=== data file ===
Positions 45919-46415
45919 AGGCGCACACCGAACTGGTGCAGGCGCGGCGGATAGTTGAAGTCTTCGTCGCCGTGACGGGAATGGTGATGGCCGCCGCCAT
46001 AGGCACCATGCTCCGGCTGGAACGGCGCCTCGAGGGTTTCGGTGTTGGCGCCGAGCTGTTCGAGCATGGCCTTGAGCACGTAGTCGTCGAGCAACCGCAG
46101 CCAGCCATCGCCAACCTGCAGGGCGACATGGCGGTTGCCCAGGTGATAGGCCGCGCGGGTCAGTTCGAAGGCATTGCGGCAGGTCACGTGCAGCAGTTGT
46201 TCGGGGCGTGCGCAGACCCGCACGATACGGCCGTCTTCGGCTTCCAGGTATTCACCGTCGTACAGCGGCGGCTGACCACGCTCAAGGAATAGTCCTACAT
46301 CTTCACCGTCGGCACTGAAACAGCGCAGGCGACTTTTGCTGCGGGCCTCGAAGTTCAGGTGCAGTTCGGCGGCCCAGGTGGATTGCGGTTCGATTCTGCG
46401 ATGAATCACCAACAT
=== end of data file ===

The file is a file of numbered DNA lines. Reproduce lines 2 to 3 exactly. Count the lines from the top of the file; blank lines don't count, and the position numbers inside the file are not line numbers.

45919 AGGCGCACACCGAACTGGTGCAGGCGCGGCGGATAGTTGAAGTCTTCGTCGCCGTGACGGGAATGGTGATGGCCGCCGCCAT
46001 AGGCACCATGCTCCGGCTGGAACGGCGCCTCGAGGGTTTCGGTGTTGGCGCCGAGCTGTTCGAGCATGGCCTTGAGCACGTAGTCGTCGAGCAACCGCAG